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Community mobilisation and empowerment for combating a pandemic
  1. Weizhen Dong1,
  2. Kenneth Fung2,
  3. Kar C Chan3
  1. 1University of Waterloo, Waterloo, Ontario, Canada
  2. 2Toronto Western Hospital, Toronto, Ontario, Canada
  3. 3Mount Sinai Hospital, Toronto, Ontario, Canada
  1. Correspondence to Professor Weizhen Dong, University of Waterloo, 200 University Ave W, Waterloo, Ontario N2L 3G1, Canada; weizhen{at}

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During the Severe Acute Respiratory Syndrome (SARS) outbreak, the Chinese Torontonians rallied behind various community organisations to address their shared concerns. In order to efficiently mobilise both human and material resources in the midst of the public health crisis, the Community Coalition Concerned about SARS was formed on April 14, 2003 shortly after SARS hits Toronto. The Coalition comprised 63 Chinese-Canadian business, community, cultural, religious and professional organisations. Other Asian ethnic groups including Japanese, Korean, Sri Lankan and Filipino, also joined force with the Coalition in its subsequent operations.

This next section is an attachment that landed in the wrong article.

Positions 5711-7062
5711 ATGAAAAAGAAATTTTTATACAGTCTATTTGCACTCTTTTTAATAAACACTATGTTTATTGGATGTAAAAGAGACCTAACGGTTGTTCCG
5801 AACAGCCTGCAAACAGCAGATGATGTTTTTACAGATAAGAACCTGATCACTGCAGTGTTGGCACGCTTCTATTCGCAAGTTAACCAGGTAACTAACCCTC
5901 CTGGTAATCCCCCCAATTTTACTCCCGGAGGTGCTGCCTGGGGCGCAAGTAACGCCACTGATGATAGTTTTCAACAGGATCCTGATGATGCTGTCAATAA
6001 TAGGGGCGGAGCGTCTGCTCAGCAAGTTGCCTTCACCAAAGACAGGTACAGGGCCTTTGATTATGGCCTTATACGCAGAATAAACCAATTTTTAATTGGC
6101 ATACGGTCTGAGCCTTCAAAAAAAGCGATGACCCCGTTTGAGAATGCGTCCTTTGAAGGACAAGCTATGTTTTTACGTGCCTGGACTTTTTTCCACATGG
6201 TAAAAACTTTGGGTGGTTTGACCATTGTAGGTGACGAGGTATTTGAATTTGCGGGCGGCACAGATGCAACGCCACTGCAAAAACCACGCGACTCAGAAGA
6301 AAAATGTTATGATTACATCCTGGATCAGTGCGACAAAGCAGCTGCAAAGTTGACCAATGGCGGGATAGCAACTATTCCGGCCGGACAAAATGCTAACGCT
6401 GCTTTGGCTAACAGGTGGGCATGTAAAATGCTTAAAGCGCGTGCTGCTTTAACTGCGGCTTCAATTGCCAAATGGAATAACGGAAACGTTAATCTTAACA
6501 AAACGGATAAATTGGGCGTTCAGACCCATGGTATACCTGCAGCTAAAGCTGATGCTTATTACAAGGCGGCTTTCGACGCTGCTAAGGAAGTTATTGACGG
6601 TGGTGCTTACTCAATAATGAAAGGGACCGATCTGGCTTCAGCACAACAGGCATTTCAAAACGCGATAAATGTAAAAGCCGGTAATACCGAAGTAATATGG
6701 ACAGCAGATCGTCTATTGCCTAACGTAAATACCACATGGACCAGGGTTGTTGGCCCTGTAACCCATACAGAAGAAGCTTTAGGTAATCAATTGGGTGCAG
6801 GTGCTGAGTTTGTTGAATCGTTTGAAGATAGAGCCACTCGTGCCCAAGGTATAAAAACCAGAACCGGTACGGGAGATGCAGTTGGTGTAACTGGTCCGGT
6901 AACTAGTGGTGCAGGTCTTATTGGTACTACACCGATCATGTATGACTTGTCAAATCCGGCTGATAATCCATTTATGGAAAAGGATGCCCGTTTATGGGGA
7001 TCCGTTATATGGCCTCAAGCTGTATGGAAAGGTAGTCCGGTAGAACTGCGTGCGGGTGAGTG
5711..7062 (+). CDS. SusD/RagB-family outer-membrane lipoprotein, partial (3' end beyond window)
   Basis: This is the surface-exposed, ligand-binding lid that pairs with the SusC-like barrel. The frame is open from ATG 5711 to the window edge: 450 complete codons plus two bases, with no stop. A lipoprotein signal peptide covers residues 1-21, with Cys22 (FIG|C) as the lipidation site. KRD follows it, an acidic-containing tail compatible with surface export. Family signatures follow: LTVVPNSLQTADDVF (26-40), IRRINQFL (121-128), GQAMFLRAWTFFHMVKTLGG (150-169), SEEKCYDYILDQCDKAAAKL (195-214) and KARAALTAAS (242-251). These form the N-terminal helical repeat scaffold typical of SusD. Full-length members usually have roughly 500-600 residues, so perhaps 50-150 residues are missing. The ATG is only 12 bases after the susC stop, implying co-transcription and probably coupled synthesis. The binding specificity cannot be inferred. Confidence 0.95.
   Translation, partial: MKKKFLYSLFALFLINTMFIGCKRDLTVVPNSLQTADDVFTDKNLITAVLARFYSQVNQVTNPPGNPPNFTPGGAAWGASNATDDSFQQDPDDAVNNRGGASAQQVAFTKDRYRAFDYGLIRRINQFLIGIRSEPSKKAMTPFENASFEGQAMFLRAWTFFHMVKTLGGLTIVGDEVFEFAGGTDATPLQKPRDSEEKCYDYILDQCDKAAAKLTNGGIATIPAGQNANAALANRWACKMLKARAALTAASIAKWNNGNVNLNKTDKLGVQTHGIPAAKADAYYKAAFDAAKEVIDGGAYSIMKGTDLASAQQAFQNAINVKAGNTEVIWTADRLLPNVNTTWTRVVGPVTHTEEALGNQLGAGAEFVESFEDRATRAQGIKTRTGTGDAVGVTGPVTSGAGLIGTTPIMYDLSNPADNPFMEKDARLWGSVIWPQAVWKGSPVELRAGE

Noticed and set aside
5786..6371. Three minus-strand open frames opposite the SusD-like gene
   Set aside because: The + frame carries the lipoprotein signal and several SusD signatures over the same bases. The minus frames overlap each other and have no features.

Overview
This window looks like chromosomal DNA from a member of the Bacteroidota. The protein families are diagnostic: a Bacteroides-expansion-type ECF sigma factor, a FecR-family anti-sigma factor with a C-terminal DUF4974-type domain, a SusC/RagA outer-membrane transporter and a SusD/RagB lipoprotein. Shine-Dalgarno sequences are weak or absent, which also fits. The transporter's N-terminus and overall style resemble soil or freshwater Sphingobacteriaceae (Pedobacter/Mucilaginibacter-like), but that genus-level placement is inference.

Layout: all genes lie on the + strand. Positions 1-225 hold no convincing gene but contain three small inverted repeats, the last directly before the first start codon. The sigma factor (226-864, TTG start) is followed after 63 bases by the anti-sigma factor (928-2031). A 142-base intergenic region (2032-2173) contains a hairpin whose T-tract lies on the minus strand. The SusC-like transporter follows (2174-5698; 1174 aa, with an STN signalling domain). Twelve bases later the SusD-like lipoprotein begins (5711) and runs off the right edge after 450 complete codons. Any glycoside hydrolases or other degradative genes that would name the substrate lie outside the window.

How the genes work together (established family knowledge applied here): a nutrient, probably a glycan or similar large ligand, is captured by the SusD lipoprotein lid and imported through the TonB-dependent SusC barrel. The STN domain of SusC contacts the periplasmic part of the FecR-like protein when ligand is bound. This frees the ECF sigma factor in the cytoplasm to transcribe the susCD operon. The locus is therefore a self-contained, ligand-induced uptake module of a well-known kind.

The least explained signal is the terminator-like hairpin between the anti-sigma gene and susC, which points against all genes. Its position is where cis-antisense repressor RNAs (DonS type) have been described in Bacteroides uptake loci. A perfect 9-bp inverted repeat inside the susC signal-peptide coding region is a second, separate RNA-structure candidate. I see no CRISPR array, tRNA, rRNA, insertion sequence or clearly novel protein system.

The community coalitions were able to quickly take action in a number of areas. They included: disseminating SARS related information in Chinese through printed and other forms of ethnic media, fighting against discrimination through advocacy, organising events to support frontline health workers and raise …

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  • Funding Canadian Institutes of Health Research, 160 Elgin Street, 9th Floor, Address Locator 4809A, Ottawa, ON K1A 0W9, CANADA; Community Coalition Concerned about SARS, 5183 Sheppard Avenue East, Scarborough, ON M1B 5Z5, Canada.

  • Competing interests None.

  • Ethics approval This study was conducted with the approval of the University of Toronto.

  • Provenance and peer review Not commissioned; externally peer reviewed.